MLS and Adidas agreed to a "multiyear extension of their partnership" valued at $830M, which represents Adidas’ "largest-ever investment in North American soccer," according to CNBC.com. Under the terms of the new agreement, Adidas will "continue to supply the league with branded apparel, footwear, training gear and the official match ball." The company also will "work with MLS on various initiatives and financial investments to grow the sport and business on and off the field ahead of the 2026 World Cup" being held in North America. Their current contract, set to expire next year, was signed in 2017 and valued at $700M. At the time, it marked a "record-breaking deal for North American soccer for Adidas." Adidas has been through a "tumultuous year," with the company expecting $1B in "losses after dropping" musician Kanye West. A source said that these issues "didn’t affect the negotiations, which took a year," as MLS was "confident that Adidas would properly resolve" them.
MLS Commissioner Don Garber said that Las Vegas and San Diego are “the front-runners" to get the next expansion franchise, according to the Las Vegas Review-Journal. Echoing what he said late last year, Garber said that he “would like to unveil the league’s next franchise this year.” Garber also mentioned Detroit, Phoenix, Sacramento and Tampa as cities “in consideration.” In January 2022, MLS entered into “an exclusive negotiating agreement” with Milwaukee Bucks co-owner Wes Edens and Egyptian billionaire Nassef Sawiris to “potentially land a team in Las Vegas.” They filed to “trademark ‘Las Vegas Villains,’” which is noted to be “associated with a professional soccer franchise.” The two would “tentatively look to build a soccer stadium.” San Diego “came into the fray last year,” with Egyptian billionaire Mohamed Mansour “entering into talks regarding expansion.” The city “has a soccer-ready stadium” in Snapdragon Stadium, which opened less than a year ago and seats 35,000.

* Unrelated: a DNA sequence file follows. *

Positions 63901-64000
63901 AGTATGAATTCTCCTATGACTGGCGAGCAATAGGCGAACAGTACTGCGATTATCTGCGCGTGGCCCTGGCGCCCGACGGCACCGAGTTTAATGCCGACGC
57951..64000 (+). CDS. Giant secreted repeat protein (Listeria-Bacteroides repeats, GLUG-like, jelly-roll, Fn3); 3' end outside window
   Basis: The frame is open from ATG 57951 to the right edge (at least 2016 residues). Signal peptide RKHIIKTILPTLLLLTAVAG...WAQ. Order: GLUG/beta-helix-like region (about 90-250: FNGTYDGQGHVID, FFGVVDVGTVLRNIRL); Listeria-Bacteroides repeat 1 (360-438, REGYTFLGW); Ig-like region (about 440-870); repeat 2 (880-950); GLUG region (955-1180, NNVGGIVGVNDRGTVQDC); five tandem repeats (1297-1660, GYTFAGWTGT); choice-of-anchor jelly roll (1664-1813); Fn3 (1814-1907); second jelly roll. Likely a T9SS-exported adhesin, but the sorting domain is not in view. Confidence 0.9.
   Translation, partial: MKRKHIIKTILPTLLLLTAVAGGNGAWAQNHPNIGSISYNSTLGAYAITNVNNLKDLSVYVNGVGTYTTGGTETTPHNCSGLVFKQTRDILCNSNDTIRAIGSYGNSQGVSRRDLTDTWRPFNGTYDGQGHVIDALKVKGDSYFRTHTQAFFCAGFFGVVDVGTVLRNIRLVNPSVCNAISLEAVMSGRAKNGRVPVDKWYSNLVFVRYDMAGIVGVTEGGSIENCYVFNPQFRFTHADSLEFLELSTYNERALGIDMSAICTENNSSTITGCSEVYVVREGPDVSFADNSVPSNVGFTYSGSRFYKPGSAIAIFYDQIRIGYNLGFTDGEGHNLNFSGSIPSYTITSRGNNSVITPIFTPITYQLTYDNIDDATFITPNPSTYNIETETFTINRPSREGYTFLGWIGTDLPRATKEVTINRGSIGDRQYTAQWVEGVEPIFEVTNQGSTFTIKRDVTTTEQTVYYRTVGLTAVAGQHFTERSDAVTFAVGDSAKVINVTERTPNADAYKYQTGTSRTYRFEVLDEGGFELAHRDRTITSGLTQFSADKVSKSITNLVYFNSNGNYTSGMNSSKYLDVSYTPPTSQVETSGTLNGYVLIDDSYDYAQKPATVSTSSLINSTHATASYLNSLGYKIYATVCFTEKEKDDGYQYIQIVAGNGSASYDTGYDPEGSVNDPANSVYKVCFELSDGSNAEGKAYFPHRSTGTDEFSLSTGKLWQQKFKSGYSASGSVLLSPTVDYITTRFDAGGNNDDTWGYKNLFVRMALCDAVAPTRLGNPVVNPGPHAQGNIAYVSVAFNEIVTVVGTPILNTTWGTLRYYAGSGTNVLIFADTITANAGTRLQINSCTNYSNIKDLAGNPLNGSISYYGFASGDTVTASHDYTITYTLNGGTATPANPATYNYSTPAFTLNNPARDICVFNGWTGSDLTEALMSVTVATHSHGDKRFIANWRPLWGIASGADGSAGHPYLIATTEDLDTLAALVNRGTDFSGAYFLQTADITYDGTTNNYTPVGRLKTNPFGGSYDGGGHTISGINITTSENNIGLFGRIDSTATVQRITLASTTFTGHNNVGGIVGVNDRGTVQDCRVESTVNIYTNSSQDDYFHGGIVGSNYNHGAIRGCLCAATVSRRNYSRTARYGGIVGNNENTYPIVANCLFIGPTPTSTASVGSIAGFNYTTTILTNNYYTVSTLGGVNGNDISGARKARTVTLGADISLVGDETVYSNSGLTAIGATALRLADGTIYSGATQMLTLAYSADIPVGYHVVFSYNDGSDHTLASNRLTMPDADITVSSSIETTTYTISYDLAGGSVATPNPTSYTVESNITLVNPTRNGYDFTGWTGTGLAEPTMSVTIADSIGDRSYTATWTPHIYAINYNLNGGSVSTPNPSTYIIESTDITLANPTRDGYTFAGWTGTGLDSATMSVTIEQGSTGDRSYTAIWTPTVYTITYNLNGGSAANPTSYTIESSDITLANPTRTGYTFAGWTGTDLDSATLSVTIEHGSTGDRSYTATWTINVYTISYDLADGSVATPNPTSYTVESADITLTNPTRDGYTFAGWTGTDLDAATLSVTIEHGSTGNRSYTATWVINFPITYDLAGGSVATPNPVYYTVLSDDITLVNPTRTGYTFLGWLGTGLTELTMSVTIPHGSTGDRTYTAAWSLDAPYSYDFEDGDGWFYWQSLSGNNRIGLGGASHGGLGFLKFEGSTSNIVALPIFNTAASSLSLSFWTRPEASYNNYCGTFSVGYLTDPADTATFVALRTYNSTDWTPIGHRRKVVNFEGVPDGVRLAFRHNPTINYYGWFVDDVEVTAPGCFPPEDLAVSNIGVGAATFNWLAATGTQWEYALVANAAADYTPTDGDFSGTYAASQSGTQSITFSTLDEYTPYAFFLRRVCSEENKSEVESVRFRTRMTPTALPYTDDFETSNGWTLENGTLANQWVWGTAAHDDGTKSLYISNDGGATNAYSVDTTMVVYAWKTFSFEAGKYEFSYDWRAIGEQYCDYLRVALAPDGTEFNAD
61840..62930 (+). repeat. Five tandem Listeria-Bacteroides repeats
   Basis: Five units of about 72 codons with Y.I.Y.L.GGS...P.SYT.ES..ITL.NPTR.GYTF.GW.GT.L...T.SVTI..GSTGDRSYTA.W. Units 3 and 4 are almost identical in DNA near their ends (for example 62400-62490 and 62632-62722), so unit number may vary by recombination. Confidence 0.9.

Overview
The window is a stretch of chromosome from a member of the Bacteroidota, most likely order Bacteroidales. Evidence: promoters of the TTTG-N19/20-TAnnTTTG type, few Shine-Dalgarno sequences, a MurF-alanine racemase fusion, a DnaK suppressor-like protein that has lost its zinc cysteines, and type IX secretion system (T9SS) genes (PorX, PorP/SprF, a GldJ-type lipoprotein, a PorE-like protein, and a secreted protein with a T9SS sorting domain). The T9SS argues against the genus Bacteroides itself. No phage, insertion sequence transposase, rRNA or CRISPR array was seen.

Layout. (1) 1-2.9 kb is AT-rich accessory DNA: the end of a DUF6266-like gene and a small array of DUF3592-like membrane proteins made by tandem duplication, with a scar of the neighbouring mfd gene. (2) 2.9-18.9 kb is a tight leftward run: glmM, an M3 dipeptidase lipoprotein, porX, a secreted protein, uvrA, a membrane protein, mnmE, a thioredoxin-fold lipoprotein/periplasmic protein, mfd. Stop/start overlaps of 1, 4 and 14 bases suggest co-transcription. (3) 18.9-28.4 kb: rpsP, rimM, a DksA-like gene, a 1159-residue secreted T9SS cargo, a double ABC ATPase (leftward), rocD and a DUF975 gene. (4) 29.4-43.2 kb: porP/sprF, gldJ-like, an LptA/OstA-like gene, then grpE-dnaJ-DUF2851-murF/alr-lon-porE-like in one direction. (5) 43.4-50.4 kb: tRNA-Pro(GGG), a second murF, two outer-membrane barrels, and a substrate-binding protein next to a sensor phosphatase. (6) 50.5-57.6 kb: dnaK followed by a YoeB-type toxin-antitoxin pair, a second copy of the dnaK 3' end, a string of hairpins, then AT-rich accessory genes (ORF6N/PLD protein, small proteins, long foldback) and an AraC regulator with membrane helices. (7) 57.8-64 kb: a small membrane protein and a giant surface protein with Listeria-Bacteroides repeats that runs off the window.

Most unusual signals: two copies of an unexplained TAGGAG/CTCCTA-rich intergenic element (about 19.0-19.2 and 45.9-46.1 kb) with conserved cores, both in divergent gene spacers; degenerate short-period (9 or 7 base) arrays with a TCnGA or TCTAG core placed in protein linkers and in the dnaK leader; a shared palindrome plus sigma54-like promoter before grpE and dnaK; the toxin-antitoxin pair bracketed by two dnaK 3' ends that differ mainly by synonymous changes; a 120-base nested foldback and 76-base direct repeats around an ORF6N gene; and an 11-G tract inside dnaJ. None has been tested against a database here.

Live Nation reported strong FY22 financial numbers, including annual revenue up 44% to $16.7B. Ticketing revenue increased 45% versus 2019, to $2.2B, and ticketing fee-bearing gross transaction value (GTV) increased 54% to $27.5B. Live Nation continues to ride the wave of concerts, with more than 121 million fans attended 43,600 events, a 24% increase compared to 2019, and per-fan spending grew, too, up at least 20% at all major venue types. On the flip side of the live touring equation, Live Nation says it spent $9.6B putting on artists’ shows in 2022 and shifted $700M to artists by using more market value ticket pricing, though that tactic led to plenty of public outcry during on-sales for the Taylor Swift and Bruce Springsteen tours. Live Nation announced that they’ve launched the FAIR Ticketing Act, which would declare that artists decide ticket resale rules for their tours, would illegalize selling speculative tickets, expand the scope and enforcement of the BOTS Act and require industry-wide all-in pricing upfront. Live Nation President & CEO Michael Rapino wrote in his letter to shareholders that accompanied the SEC filing that, since Live Nation’s merger with Ticketmaster, the ticketing industry is more competitive than ever and that because of competitive bidding processes, venues are regularly taking more of the economics on every renewal by setting and keeping most of the service fees. "Since signing the extended consent decree related to the Ticketmaster merger,” Rapino wrote, "we remain in constant conversation with the Department of Justice’s monitors, and do not believe there have been any violations."
Sources: SportsBusiness Daily; ESPN.com; USA Today; The Athletic;YahooSports.com; Wall Street Journal; Tampa Bay Times; CNBC.com; Las Vegas Review-Journal